Recently, transgenic synthesis of spider silk polymer has made large scale manufacturing of spider silk possible (Lazaris A. et al. Science 2002 295:472-476). In this process, recombinant spider silk, BIOSTEEL® in BELE® (Breed Early Lactate Early) goat system, was produced in combination with pronuclear microinjection and nuclear transfer technologies resulting in a scalable manufacturing process for spider silk. While the biotechnology pathway to large scale manufacturing of spider silk is promising, the strength of the synthetic silk is far from satisfactory in spite of its high level of elongation at break.

SUMMARY OF THE INVENTION

It has now been found that carbon nanotube is an ideal reinforcing material to strengthen synthetic spider silk and silkworm silk.

Accordingly, an object of the invention is to provide a synthetic fibril comprising carbon nanotube and spider silk or silkworm silk.

Another object of the present invention is to provide a method for producing strong and tough fibrils that comprises electrospinning carbon nanotube with spider silk or silkworm silk into single fibrils.

DETAILED DESCRIPTION OF THE INVENTION

While recombinant techniques have made possible production of synthetic spider silk and silkworm silk in large quantities, these synthetic silks exhibit decreased strength. Carbon nanotube exhibits a Young's modulus of 1 TPa and a strength of 30-60 GPa at elongation at break ranging from 6-30%. Thus, carbon nanotube provides an ideal reinforcing material to strengthen synthetic spider silk and silkworm silk.

The present invention provides compositions and methods for producing stronger, tougher fibrils comprising spider silk or silkworm silk and carbon nanotube. In a preferred embodiment, to maximize the reinforcement effect of the carbon nanotube, fibrils of the present invention are prepared via an electrospinning process.

In the electrospinning process an electric field is generated between an oppositely charged polymer fluid and a fiber collection ground plate. A polymer solution is added to a glass syringe with a capillary tip. As the electrical potential is increased, the charged polymer solution is attracted to the screen. Once the voltage reaches a critical value, the charge overcomes the surface tension of the polymer cone formed on the capillary tip of the syringe and a jet of ultra fine fibers is produced. As the charged fibers are splayed, the solvent quickly evaporates and the solidified fibers are accumulated randomly on the surface of the collection screen. This results in a nonwoven mesh of nano to micron scale fibers. Varying charge density, polymer solution concentration and the duration of electrospinning can control fiber diameter and mesh thickness.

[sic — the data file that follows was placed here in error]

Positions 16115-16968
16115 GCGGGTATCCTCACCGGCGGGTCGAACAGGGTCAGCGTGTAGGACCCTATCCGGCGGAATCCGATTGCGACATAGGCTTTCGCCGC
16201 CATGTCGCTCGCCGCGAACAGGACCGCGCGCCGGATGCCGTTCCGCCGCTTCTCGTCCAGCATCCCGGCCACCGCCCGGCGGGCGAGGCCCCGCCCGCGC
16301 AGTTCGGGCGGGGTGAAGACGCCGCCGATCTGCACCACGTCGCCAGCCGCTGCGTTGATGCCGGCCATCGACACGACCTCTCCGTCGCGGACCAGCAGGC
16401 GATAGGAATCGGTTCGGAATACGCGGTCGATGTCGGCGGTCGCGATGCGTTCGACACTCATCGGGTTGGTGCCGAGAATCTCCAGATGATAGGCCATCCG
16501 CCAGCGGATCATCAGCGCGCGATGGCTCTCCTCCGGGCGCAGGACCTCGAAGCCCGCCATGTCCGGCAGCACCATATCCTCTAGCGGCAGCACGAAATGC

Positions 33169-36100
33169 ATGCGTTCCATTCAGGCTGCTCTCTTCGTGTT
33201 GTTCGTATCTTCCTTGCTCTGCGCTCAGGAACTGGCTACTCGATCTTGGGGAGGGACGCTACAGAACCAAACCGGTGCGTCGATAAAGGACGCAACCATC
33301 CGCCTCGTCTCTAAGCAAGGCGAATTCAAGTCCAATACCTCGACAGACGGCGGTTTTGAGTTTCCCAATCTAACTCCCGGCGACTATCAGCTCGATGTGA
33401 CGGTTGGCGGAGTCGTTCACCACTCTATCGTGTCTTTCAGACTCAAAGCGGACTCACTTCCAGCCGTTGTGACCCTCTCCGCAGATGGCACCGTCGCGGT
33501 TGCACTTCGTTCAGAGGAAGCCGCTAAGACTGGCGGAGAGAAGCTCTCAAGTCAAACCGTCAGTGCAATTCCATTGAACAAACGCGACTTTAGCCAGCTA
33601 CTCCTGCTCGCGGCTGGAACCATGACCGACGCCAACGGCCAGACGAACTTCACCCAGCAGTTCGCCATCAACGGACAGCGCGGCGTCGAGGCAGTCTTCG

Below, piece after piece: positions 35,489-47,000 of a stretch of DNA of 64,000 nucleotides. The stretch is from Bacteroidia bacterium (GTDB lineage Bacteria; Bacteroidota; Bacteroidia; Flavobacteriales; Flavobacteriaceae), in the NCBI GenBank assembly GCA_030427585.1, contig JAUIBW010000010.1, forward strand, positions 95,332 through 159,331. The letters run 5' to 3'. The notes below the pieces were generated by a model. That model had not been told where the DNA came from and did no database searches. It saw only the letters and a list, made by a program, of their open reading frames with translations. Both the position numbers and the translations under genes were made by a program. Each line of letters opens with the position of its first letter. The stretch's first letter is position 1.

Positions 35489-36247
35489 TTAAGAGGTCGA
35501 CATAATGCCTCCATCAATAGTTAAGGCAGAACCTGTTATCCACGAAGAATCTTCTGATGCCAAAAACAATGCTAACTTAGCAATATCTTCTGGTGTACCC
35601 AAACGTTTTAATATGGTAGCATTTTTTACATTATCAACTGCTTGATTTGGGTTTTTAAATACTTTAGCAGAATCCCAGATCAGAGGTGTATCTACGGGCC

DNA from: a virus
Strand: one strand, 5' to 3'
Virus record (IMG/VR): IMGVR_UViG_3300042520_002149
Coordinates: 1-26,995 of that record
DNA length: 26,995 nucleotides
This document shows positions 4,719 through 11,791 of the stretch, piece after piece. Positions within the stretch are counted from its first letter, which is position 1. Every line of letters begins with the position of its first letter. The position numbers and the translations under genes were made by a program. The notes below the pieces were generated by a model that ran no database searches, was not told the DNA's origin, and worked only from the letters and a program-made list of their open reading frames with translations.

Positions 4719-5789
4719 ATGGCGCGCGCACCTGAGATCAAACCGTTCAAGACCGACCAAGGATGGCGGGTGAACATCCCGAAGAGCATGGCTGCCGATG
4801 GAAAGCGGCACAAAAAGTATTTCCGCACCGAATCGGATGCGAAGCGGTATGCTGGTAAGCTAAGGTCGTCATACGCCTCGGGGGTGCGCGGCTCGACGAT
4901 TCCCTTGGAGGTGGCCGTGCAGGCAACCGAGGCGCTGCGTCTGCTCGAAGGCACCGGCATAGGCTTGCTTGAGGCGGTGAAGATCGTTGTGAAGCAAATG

Experiments have been performed on electrospun fibrils of single walled carbon nanotube ranging from 1% to 5% by weight in a polyacrylonitrile (PAN) matrix (Adv. Mater. 2003 15(14):1161-1165). These fibrils are referred to herein as CNT/PAN composite fibrils.

In particular, the elastic properties of the CNT/PAN composite fibril were tested in an Atomic Force Microscope (AFM) using a taping mode. The elastic moduli of the fibrils were evaluated based upon procedures such as described by Kracke and Damaschke (Appl. Phys. Lett. 2000 77:361-363). It was found that the Young's modulus of the CNT/PAN and PAN fibrils is a function of carbon nanotube volume fraction. Specifically, a 4.5 fold, increase in volume fraction effect by the introduction of less than 1.5%. by volume of carbon nanotube to the PAN matrix.

Thus, it is believed that addition of carbon nanotube, with its superior strength and modulus characteristics, will greatly enhance the strength of synthetic spider silk and silkworm silk.

Further, it is believed that the respective deformation characteristics of synthetic spider silk or silkworm silk and carbon nanotube are compatible. For example, it has been postulated that the most effective use of the tensile properties of two materials in a combined system is to have compatible elongation at break. The theory of elongation balance is well known in textile design (Ko, F. K., Krauland, K., and Scardino, F., “Weft Insertion Warp Knit for Hybrid Composites,” Progress in Science and Engineering of Composites, eds. Hayashi et al., ICCM-V, Fourth International Conference on Composites, 1982, p. 982) and in composite analysis (ACK theory; Averston, J. Cooper, G., Kelly, A., In Properties of Fiber Composites. Conf. Proc. National Physical Laboratory, Guildford, UK:IPC. P. 15). On the basis of elongation balance spider silk (20-30% elongation at break) and carbon nanotube (6-30% elongation at break) are among the most compatible material systems of known strong fibers. Thus, it is believed that a natural liquid crystalline polymer such as spider silk along with very small quantity of carbon nanotube, preferably in the range of about 1% to about 10% by weight, can be combined to produce light weight and high strength super fibrils by the electrospinning process.